Of course, not all content is created equal. If you’re struggling to see the impact of your content marketing, maybe it’s time to take a hard look at the quality of your content.

Let’s explore three time-tested qualities of content that sells:

  1. Tailored to a target audience/buyer 
  2. Adds value, is educational
  3. Measurable

Tailored to your audience

Are you meeting your audience where they are? Step into their shoes and design content they would want—not just what you want to push. This requires a deep understanding (and empathy) of your target audience’s desires, behaviors and buying patterns.

Use data, insights and primary research to get the full picture and create your ideal customer profile. But don’t just stop at data. Remember your buyers are humans. Give them names, personalities, and personas they can relate to. This will help your content be human-centric.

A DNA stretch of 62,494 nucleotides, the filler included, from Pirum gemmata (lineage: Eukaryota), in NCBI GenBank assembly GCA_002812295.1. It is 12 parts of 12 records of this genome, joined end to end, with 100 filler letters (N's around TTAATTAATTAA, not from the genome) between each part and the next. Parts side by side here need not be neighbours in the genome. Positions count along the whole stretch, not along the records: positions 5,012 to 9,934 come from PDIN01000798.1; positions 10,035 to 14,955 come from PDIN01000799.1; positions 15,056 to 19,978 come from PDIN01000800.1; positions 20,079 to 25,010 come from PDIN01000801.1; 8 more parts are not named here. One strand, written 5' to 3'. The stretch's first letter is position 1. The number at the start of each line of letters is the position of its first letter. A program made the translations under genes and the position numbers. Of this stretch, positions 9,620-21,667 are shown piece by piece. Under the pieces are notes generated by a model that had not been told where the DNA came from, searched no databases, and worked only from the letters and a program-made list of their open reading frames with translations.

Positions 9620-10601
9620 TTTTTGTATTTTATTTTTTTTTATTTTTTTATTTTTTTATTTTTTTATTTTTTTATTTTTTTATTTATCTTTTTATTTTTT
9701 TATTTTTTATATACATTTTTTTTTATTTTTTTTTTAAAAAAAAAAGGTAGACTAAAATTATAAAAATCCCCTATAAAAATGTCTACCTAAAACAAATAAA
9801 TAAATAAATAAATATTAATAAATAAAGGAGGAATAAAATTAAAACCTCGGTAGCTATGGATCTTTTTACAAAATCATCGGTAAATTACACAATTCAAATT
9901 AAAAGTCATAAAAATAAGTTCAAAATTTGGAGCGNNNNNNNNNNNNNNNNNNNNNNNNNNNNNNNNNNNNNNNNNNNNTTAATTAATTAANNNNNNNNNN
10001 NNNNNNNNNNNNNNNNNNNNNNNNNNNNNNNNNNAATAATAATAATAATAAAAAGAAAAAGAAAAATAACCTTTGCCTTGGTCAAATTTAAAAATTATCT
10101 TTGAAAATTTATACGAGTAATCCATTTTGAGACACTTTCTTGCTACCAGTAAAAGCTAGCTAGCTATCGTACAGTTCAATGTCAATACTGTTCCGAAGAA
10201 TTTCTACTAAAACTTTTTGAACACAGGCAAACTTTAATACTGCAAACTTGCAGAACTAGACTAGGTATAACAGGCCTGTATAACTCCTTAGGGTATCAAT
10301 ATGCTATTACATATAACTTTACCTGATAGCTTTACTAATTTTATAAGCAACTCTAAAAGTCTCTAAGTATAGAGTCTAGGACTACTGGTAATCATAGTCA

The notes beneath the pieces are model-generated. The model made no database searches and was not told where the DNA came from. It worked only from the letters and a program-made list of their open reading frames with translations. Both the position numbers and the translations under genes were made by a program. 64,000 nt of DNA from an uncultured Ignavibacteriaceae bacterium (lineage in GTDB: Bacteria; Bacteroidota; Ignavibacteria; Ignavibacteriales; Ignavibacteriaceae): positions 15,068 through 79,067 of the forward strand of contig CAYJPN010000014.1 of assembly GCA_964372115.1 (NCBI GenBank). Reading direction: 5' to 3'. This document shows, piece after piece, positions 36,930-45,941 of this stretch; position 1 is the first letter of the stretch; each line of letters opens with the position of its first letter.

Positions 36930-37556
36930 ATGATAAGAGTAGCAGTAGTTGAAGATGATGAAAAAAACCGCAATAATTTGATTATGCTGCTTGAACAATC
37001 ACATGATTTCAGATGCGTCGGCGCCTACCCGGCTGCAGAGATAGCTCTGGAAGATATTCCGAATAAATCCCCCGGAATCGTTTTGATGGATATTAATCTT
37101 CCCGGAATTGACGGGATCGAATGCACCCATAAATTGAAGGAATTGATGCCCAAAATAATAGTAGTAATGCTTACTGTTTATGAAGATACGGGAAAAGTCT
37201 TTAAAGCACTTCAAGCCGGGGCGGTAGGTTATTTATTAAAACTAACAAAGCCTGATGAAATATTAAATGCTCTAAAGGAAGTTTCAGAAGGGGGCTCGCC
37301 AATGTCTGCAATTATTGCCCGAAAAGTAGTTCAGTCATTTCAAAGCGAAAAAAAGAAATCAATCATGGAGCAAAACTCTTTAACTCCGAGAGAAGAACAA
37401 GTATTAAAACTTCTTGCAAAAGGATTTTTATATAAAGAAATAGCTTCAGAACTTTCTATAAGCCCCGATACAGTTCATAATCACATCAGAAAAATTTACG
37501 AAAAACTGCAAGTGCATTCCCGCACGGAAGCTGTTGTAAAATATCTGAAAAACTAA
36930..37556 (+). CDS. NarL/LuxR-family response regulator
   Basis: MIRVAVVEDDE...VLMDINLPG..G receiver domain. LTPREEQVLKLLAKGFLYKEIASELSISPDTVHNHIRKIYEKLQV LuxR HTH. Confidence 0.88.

Adds value, is educational

Take the opportunity with your content to teach your audience something. Maybe it’s how to use your products or something more tangential/peripheral. Help them visualize themselves in an aspirational scenario—don’t just showcase drawer organizers for example; showcase the feeling of a super-organized life.

And to really resonate, tap into a problem they’re eager to solve and show them how to solve it.


You need to be able to measure the impact your content is making. Otherwise, how will you know what’s working? Set a baseline with clear targets and goals. What outcome or behavior are you looking to drive with the content? Measure that.

Set short and long-term KPIS and don’t be afraid to pivot when something isn’t working.